More arrests in Mali as new premier ponders cabinet

BAMAKO — Mali’s police announced a wave of arrests overnight after officers seized containerloads of weapons, as the country’s new prime minister considered Thursday who should form his transitional government.

Television footage showed assault rifles and ammunition clips as Colonel Diamou Keita, the head of the gendarmerie, said they had arrested 22 people, 11 of whom were civilians — one a banker — and 11 of them soldiers.

They had been picked up over the last 48 hours, he told state television station ORTM late Wednesday. Beyond that however, he did not identify those arrested.

“During searches in a number of homes, containers with new weapons were found,” said Keita. The weapons were not of the type normally held by the country’s armed forces, he added.

“We are up against a new threat, this infiltration of arms of war today into our country,” he said, without elaborating.

“The arrests come after investigations that were conducted by our different structures over several days,” Keita said, adding that “it is in no way a witch-hunt.”

Among those already detained late Tuesday were former prime minister Modibo Sidibe, former minister Soumaila Cisse and others thought to be close to former president Amadou Toumani Toure.

Toure was toppled last month in an internationally condemned military coup.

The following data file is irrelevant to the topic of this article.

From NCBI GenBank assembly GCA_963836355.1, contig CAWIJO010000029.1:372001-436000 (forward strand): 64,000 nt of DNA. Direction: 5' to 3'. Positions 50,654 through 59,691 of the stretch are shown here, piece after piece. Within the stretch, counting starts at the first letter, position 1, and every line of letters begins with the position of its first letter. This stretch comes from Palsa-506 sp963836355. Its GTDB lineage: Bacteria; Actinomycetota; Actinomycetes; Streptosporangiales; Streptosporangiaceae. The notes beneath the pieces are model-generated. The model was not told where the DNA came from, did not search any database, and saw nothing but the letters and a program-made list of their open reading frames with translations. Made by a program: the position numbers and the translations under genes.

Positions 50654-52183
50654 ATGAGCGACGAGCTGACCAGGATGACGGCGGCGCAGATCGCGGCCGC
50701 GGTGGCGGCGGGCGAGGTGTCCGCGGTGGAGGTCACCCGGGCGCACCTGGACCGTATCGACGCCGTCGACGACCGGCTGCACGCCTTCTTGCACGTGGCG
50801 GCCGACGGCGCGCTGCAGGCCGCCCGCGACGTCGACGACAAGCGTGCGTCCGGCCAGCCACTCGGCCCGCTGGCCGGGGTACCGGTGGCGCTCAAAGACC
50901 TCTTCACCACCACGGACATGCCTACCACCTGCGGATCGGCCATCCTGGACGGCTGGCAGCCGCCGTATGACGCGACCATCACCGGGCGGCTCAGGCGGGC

He formally stepped down earlier this month as part of a deal that the West African bloc ECOWAS hammered out with the putschists to push through a transitional administration that will oversee a return to democracy.

On Wednesday, Toure was at the Senegalese embassy in Bamako, said Senegal’s President Macky Sall from Paris, expressing concern about the arrests.

Sources in Mali said Toure was due to travel from Bamako to the Senegalese capital Dakar shortly. UN chief Ban Ki-moon has also condemned the arrests.

Late Tuesday, one of the coup leaders, Colonel Moussa Sinko Coulibaly, said that the investigation had been launched “on the instructions of the hierarchy” and on the strength of precise information.

The wave of arrests and the international condemnation that it has provoked, has not made the task of newly appointed prime minister Cheick Modibo Diarra any easier.

The former NASA astrophysicist has been given the job of forming a transitional administration to oversee a return to democracy.

One of his priorities will be to address the rebellion in the north, where Tuareg separatists and Islamist fighters have seized control, having taken advantage of the chaos that followed the coup to step up their insurrection.

He also has to deal with the growing humanitarian challenge posed by the conflict.

More than 268,000 people have fled the violence since the uprising began in mid-January, according to figures from the United Nations humanitarian office: some taking shelter elsewhere in the country, others in neighbouring countries.

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